The Unfriendly Skies
Drone aircraft, best known for their role in hunting and destroying terrorist hide-outs in Afghanistan, may soon be coming to the skies near you.
Police agencies want drones for air support to spot runaway criminals. Utility companies believe they can help monitor oil, gas and water pipelines. Farmers think drones could aid in spraying their crops with pesticides.
"It's going to happen," said Dan Elwell, vice president of civil aviation at the Aerospace Industries Assn. "Now it's about figuring out how to safely assimilate the technology into national airspace."
That's the job of the Federal Aviation Administration, which plans to propose new rules for the use of small drones in January, a first step toward integrating robotic aircraft into the nation's skyways. [Emphasis added]
Now, I have to admit that the proposed uses all seem reasonable enough. Tracking criminals fleeing or monitoring pipelines are both socially useful activities and taking advantage of advances in technology initially designed for military use is not necessarily an evil. After all, we all cheerfully use the internet and even rely on satellites for our cell phones and GPS car systems.
This, however, just feels different.
I'm uncomfortable at just one more bit of intrusion in my privacy. I don't exactly relish the thought of being watched whenever I'm outside my home by a small (soon to be miniaturized) eye-in-the-sky being operated by my own government. It smacks too much of the dystopias described by George Orwell and Philip K. Dick. And I also am nervous about the fact that arming those drones is easy enough.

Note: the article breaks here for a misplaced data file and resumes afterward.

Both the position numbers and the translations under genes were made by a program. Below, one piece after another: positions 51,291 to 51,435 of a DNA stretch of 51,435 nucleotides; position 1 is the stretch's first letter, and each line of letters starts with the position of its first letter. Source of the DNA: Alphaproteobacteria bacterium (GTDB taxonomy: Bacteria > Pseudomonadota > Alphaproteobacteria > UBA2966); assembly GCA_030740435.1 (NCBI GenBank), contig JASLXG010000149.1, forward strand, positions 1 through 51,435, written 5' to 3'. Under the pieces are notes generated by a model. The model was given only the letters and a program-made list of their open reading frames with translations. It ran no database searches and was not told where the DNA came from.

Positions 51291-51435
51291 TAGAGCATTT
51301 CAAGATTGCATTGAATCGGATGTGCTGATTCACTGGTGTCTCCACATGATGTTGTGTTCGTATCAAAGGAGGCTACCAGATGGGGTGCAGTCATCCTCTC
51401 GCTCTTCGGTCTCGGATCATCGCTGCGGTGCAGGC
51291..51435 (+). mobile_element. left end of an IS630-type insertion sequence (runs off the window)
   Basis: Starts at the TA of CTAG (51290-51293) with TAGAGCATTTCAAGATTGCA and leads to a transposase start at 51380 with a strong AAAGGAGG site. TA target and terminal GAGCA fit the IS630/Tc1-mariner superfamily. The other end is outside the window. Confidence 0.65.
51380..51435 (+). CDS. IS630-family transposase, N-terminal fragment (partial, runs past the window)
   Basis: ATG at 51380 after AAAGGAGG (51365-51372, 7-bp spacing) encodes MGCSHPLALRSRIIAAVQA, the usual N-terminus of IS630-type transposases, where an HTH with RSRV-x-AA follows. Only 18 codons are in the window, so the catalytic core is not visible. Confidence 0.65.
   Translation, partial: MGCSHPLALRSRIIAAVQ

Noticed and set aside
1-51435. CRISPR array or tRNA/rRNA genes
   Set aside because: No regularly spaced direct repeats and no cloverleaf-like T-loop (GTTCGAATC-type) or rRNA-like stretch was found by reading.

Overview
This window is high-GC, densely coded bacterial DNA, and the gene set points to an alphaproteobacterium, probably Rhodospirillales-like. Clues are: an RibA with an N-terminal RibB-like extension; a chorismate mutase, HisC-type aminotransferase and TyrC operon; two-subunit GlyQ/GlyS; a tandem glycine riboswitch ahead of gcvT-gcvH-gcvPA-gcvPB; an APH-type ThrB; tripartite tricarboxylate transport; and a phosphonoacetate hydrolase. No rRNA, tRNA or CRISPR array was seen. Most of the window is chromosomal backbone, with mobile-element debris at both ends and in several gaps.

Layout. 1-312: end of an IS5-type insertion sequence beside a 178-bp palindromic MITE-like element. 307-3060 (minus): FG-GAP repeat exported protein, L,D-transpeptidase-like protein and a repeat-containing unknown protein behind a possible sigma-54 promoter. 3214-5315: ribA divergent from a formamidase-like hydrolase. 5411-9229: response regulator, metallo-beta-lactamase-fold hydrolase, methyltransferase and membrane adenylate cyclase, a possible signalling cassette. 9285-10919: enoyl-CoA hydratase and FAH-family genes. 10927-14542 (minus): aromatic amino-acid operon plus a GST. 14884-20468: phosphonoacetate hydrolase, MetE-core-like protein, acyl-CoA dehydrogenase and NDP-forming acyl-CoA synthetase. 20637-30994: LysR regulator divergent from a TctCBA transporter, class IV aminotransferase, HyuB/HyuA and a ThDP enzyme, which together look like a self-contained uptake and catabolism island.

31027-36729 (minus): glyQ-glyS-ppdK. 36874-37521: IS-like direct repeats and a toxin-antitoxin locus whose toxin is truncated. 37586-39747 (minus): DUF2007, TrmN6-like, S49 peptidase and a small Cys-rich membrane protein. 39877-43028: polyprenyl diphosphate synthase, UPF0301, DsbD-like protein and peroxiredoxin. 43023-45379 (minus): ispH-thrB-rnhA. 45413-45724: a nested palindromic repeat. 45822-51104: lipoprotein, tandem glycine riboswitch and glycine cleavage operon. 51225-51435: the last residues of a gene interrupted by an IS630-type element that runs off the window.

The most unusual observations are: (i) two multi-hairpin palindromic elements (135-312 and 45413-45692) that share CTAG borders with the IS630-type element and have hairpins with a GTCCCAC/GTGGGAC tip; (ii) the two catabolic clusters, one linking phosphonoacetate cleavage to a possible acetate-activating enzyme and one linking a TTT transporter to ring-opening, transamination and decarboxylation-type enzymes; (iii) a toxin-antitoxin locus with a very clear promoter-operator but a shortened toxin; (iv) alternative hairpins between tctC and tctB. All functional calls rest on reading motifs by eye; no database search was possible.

If, as the article notes, the FAA is already formulating rules for the use of the drones so they do not pose any safety hazards for our commercial aircraft, then these proposed uses for drones appear to be already in the works. And this has been done without any national discussion that I am aware of. I guess the powers running this country have made their decision: the Fourth Amendment is only so much fluff written on a mere scrap of paper.
And that is a shame. A damned shame.
Labels: Fourth Amendment